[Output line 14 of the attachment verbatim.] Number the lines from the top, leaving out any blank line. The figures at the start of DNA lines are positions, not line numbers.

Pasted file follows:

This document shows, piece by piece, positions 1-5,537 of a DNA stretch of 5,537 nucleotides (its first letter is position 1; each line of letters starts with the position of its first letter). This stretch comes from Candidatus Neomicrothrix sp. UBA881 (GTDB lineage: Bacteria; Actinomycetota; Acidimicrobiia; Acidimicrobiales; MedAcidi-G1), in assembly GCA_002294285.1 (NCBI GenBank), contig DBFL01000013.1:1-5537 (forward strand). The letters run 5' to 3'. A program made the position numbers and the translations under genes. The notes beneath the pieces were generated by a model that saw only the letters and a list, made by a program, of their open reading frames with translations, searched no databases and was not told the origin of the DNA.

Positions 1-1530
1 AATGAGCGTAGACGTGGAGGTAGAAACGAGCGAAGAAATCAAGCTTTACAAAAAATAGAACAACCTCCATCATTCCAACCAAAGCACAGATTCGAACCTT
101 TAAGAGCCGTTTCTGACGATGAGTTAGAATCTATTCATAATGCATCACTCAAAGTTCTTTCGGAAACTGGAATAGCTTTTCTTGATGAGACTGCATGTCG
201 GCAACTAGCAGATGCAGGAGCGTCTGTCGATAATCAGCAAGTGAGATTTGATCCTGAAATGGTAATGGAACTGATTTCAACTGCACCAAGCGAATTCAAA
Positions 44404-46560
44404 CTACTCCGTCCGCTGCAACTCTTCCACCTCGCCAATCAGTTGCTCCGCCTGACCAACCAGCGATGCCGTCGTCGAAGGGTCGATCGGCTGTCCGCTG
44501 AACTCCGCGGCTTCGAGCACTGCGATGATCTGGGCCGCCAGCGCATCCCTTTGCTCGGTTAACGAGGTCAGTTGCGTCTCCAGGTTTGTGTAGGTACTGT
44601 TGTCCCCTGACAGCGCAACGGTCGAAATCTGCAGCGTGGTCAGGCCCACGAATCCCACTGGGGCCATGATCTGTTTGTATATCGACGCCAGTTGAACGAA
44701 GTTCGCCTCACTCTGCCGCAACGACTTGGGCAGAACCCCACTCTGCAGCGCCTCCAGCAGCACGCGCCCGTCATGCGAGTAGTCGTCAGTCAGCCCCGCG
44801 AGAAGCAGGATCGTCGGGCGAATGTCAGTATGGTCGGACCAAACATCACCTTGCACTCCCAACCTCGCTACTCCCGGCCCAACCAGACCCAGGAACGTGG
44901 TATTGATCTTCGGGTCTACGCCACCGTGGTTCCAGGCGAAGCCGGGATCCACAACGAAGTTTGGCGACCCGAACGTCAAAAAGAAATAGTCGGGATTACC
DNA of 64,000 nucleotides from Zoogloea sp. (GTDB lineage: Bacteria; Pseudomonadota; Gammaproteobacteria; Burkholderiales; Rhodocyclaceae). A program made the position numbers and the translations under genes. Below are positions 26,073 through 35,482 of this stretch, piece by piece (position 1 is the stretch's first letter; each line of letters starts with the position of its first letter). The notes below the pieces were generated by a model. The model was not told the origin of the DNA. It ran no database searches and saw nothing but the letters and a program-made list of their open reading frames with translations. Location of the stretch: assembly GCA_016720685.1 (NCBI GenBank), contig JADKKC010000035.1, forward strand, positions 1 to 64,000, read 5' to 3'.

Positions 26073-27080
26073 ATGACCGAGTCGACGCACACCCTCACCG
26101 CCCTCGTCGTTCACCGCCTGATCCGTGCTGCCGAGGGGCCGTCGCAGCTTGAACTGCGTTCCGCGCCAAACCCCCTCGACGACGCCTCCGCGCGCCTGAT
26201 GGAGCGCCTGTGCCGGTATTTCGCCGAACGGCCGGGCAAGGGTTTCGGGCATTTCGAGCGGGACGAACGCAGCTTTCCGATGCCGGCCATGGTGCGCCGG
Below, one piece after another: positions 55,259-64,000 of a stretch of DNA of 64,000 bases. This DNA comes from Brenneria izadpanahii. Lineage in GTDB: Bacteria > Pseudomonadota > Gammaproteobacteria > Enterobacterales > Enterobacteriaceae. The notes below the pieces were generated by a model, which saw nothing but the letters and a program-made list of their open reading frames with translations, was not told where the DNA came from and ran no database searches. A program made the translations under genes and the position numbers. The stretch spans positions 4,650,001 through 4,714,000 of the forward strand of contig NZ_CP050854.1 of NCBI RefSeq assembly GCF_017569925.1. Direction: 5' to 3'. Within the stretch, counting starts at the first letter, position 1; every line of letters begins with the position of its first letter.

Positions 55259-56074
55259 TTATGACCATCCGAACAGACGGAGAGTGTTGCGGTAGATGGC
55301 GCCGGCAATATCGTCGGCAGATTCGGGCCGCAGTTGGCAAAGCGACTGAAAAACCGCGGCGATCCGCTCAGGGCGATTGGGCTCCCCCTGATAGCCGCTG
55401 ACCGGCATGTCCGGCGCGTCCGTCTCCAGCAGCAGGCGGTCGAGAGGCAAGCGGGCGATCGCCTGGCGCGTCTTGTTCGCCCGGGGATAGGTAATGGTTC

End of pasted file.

Positions 26073-27080